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This week’s Interdepartmental Report – What does it mean?

July 24, 2015

The Government released an Interdepartmental report this week entitled: “Future Investment in Childcare in Ireland”. While this report comes from Government it does not commit to any set course of action. What the report does is outline a range of options for future Governmental investment.

We have summarised the proposals Government are considering below but it is important to remember that none of this is actual government policy. The earliest indication we will have of which of the options will be acted on is the Budget in October when we will learn how much the Government are willing to invest in Early Childhood.

This report is a welcome development and it is good to see Government considering options such as paid parental leave and an extension to the Free Preschool Year. But these are no more than considerations. It very much remains to be seen how much the Government will invest in our sector and on what exactly they will spend the money.

It is paramount that we keep the pressure on Government in coming months to ensure that Government put their money where their mouth is. Remember these are options for the Government to consider if we receive funding in Budget 2016. Early Childhood Ireland will be inviting all members to regional meetings to discuss how each one of us can lobby our families, parents, local politicians and TD’s to support our sector for future investment.

Date:                    Mid-September 2015     

Topic:                  Ways to lobby for our sector

Venues:               Regional venues to be confirmed


We released a Response to the Report earlier this week which you may be interested to read.

Download the Full Report here


Synopsis of Investment Options Report Considers


Here is a synopsis of the future investment options the report considers. The Report is broken into three strands: Affordability, Accessibility and Quality.



  1. Six months paid parental leave for parents of children aged 6 – 12 months which can be taken by either parent following the paid maternity leave timeframe.


  1. An extension of the ECCE scheme:

Allowing children access the scheme from the age of 3 until they start primary school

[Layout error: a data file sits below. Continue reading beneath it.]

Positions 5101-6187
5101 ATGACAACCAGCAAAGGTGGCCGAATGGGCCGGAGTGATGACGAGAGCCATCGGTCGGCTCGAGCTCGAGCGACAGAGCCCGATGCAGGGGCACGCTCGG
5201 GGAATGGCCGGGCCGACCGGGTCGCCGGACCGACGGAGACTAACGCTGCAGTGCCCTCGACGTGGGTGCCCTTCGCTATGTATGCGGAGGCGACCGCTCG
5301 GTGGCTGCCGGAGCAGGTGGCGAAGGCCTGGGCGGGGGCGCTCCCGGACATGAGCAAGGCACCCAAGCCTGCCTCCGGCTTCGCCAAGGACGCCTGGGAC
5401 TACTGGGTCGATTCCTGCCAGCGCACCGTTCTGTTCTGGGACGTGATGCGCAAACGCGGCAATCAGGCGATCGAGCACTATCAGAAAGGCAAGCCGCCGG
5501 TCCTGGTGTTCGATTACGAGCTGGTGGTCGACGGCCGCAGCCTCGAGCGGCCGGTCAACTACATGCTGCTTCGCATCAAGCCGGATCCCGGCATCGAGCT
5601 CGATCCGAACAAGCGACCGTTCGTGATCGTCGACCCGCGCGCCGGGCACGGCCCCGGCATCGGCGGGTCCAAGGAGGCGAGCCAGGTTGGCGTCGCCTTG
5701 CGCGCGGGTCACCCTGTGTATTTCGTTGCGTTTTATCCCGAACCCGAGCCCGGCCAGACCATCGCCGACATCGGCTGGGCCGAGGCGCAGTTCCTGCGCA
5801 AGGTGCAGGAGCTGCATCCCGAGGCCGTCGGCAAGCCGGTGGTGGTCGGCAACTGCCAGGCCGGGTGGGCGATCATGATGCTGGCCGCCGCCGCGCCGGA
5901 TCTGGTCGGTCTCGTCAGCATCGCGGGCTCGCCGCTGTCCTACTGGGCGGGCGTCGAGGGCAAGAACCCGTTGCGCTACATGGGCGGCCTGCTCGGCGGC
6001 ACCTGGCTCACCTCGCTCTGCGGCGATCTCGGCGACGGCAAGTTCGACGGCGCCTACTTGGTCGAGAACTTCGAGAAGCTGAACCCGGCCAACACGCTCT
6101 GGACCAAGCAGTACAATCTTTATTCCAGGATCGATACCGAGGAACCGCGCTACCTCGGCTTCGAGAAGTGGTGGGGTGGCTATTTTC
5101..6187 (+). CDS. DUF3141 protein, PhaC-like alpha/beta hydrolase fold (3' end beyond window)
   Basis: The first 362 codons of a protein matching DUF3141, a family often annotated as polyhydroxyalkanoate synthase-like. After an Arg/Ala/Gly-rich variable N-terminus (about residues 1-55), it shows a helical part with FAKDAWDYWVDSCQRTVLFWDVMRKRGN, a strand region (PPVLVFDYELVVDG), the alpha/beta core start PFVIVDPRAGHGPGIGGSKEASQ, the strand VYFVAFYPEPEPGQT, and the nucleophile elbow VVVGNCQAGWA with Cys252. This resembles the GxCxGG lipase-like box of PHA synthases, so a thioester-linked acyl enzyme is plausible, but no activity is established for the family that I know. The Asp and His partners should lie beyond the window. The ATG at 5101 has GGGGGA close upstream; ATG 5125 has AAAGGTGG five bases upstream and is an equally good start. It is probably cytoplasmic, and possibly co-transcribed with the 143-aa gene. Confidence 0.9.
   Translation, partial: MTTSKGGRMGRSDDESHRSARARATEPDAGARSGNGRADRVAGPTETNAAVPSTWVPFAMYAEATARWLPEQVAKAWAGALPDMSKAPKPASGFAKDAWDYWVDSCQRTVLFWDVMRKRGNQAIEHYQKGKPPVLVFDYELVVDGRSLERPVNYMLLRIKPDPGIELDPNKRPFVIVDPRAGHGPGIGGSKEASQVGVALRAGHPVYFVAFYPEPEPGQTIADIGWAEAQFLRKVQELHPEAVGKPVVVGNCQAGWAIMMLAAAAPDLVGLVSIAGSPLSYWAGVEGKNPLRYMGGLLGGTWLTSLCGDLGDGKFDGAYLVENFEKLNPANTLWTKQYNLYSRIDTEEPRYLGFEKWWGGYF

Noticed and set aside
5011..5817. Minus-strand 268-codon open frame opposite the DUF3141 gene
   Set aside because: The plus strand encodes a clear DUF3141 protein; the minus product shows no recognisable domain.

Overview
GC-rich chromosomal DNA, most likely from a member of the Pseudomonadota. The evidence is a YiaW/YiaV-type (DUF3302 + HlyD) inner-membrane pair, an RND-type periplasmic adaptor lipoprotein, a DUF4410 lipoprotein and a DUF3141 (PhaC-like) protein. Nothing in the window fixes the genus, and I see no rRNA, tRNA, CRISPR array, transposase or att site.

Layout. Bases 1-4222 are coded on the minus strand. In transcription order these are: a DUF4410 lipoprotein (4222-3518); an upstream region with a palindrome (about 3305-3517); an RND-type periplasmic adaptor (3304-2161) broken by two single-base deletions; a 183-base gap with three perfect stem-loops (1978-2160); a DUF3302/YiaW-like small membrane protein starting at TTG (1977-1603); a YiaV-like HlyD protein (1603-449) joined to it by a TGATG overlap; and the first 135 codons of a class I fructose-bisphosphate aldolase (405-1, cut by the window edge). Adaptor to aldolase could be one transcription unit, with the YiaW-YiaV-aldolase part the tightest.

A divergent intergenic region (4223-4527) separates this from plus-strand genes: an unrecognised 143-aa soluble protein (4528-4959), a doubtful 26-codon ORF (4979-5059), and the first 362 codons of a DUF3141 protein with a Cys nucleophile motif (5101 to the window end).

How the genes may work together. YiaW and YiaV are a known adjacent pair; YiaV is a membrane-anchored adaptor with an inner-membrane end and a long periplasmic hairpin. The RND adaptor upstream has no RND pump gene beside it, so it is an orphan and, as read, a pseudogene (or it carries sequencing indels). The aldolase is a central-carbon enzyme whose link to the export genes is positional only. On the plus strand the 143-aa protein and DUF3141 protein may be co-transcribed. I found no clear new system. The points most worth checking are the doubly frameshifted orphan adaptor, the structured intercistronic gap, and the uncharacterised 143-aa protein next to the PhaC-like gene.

Allowing children access the scheme from the age of 3 ½ until the child goes to primary school.
(It is for Government to decide the age at which a child can access the scheme.)

This would mean parents will have the choice to send their child to school when they choose as long as the child is not older than 5 ½. For example if a child entered the scheme aged 3 ½ and goes to school aged 5 ½ they will receive 2 years of the ECCE scheme.

Access to the scheme will be open throughout the year

Introduction of non- contact time: one hour per week per child (with an unspecified maximum number of hours allowed)

Capitation rate options:

  • Existing rate basic €62.50 higher €73 per week
  • Restored rate basic €64.50 higher €75 per week
  • Potential new rate basic €67.50 higher €82.50 per week


  1. Introduction of one childcare subvention scheme (to replace CCS and TEC) open to both private and community settings:
  • Option of subsidised childcare costs for all working families
  • Subsidies in all cases will depend on income level
  • Subsidised costs will be available for up to 40 hours per week per child
  • For school aged children up to 20 hours per week during school term and 40 hours outside the term
  • Subsidised childcare for low income families who participate in education, training or work
  • Subsidised childcare for families who have been identified as being in need of additional supports and where there is a concern for the child’s welfare.



  1.  Address the issues of oversupply and undersupply by predicting and assessing the future demand for both early childhood care and education and after-school care. Exploring the possible use of schools and the youth sector for future after-school care.
  2. Review planning guidelines.
  3. Develop standards of care, self-assessed standards and inspections for after-school care.



  1. Carry out an audit of quality in the early childhood care and education sector.
  2. Extend the Learner Fund for professional development including the roll out of an Aistear Síolta Practice Guide programme.
  3. Extend the Early Years Quality Support Service Better Start, which includes professionalising the sector, CCC and VCOs mentoring, settings participating in Síolta Quality Assurance Programme.
  4. Introduce quality standards or regulation for childminders.
  5. Enhance existing inspection processes.
  6. Support parents to assess and demand quality.


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